Widespread panic hits headlines after festival returns

Rain showers hit the Memphis area early Friday afternoon – a necessity for the flora of the Memphis Botanical Garden, but a general deterrent for fans of live music. But that wasn’t enough to stop a sold-out crowd from filling the lawn at Memphis’s first music festival since the start of the pandemic.

The fourth iteration of the Mempho Music Festival migrated from Shelby Farms to the Memphis Botanic Garden this year. Its two stages and “Whatever Dome,” an area featuring various DJs, have scattered the edges with several vendors dotting open spaces throughout the botanical garden.

The three-day festival ends on Sunday. Officials expected the three days to be full by show time, with 8,500-9,000 people expected daily.

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Billy Strings performs at the Mempho Music Festival.

Grammy winner Billy Strings and his background performers drew the majority of the crowd early on Friday. The artist gathered nearly all of the once-curvy spectators into the hall, quickly luring them to the main stage.

This first crowd, however, was pale compared to the expanse of jumping, dancing and singing bodies that gathered to watch Widespread Panic perform. When the headlining artists took to the stage, the lines at the various vendors were cut in half and the lines in the bathrooms were almost completely dispersed.

Masks – which weren’t mandatory as it was an outdoor location – were rarely seen on listeners’ faces, but Mempho attendees faced other COVID-19 measures.

In August, the music festival led the charge, announcing that it would require spectators to prove they were fully vaccinated or show a negative COVID-19 test result before entry.

“Bottom line: our goal is to provide a safe and enjoyable experience for everyone,” Mempho Music Festival production manager Mike Smith said in a previous interview. “We have protocols in place that will help protect fans, artists and staff.”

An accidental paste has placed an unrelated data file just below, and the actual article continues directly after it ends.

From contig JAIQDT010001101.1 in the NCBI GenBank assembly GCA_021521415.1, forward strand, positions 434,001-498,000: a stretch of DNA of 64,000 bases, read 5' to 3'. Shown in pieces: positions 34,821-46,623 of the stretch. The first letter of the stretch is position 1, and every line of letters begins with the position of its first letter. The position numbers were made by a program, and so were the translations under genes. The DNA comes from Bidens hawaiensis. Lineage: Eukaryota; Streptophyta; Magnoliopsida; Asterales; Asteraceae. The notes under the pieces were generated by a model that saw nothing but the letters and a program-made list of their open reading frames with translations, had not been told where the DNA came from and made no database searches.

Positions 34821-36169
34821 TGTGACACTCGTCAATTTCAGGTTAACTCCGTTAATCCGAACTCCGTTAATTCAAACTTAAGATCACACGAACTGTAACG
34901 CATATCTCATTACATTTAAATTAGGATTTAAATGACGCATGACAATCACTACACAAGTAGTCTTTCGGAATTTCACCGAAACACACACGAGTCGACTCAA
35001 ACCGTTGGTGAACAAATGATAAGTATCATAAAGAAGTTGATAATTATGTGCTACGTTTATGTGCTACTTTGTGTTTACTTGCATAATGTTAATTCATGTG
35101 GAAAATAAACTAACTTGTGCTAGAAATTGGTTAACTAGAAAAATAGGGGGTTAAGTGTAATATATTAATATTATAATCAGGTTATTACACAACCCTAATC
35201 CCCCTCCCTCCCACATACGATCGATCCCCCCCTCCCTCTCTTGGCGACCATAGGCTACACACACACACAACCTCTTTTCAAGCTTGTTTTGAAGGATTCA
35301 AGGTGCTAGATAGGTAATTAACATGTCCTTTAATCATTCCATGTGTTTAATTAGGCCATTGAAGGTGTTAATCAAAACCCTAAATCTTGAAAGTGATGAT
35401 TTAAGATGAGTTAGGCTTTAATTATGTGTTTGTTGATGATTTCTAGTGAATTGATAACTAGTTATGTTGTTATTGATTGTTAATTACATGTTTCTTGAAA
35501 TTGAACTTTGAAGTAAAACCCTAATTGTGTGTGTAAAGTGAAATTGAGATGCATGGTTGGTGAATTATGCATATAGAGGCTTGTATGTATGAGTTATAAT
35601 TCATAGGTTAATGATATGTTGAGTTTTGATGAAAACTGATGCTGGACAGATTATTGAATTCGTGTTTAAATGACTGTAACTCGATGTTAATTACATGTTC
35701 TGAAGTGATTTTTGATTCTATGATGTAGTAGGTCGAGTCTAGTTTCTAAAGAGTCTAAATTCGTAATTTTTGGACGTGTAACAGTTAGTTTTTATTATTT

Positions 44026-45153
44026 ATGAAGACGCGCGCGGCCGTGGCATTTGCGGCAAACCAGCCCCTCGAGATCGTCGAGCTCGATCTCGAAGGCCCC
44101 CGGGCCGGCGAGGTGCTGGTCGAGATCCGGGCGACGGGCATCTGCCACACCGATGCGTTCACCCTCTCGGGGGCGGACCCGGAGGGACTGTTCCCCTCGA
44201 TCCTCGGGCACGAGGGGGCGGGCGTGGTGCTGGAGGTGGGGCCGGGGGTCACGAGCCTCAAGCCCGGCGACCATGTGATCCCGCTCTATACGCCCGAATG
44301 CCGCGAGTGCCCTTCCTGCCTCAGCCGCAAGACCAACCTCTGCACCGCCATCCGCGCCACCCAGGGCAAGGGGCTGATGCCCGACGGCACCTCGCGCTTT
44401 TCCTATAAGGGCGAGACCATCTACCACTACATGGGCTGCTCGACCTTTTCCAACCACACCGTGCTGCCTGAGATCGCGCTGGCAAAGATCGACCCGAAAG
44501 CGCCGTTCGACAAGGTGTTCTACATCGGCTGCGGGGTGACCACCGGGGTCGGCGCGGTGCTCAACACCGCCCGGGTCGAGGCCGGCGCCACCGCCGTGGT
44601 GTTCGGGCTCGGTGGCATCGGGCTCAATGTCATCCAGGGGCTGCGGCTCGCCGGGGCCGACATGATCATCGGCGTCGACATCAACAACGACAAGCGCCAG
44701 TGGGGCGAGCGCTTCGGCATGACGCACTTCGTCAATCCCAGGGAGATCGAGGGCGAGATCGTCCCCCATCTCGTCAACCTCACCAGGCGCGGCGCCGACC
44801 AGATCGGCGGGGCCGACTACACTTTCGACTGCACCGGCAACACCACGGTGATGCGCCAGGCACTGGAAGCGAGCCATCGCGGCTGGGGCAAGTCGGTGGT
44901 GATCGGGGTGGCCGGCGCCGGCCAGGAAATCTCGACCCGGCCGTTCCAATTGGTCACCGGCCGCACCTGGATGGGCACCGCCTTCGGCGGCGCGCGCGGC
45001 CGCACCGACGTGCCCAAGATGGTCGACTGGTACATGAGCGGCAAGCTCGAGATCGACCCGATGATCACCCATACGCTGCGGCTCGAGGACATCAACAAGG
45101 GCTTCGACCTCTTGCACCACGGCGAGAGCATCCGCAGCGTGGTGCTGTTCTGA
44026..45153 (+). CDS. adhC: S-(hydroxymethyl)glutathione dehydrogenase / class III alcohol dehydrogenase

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Jarrod Walker performs alongside Billy Strings at the Mempho Music Festival.

At each entrance, for participants and staff, there were health professionals from ZüpMed, a local medical concierge, to administer a test to the unvaccinated. Spectators who had not taken a test before arriving had to pay $ 25 for a quick test, but it was a rarity, according to Shannon Finks, president and director of pharmacy services at ZüpMed.

“We probably saw that 80% to 85% were fully vaccinated. They require you to have your second vaccination by September 16, so we had a few people who didn’t qualify for entry,” Finks said. “So we had a few people who were vaccinated yesterday and they actually had to provide a negative COVID test to get in. “

Royal Masat performs alongside Billy Strings at the Mempho Music Festival.

A small portion of the staff and photographers in attendance also spent a few minutes at the test stand. Will Carmon was stationed at the staff entrance test center.

“I have administered around 80 (tests so far),” Carmon said. “I’ve probably had around 300 people, and most people have their (vaccine) cards on them or have tested negative in the last 48 hours.”

Finks was told by a number of attendees that the process was going much faster than expected, leaving her feeling like live music is back.

“I think there is a reasonable level of security at this point. Of course, there is no 100% guarantee that a person cannot be infected with COVID,” she said. . “But I think we’re doing our best. And we’re enjoying the loud music again. And that’s something we couldn’t say last summer.”

Lucas Finton is a reporter for The Commercial Appeal. He can be contacted at [email protected] and followed on Twitter @LucasFinton.

Gerald R. Schneider

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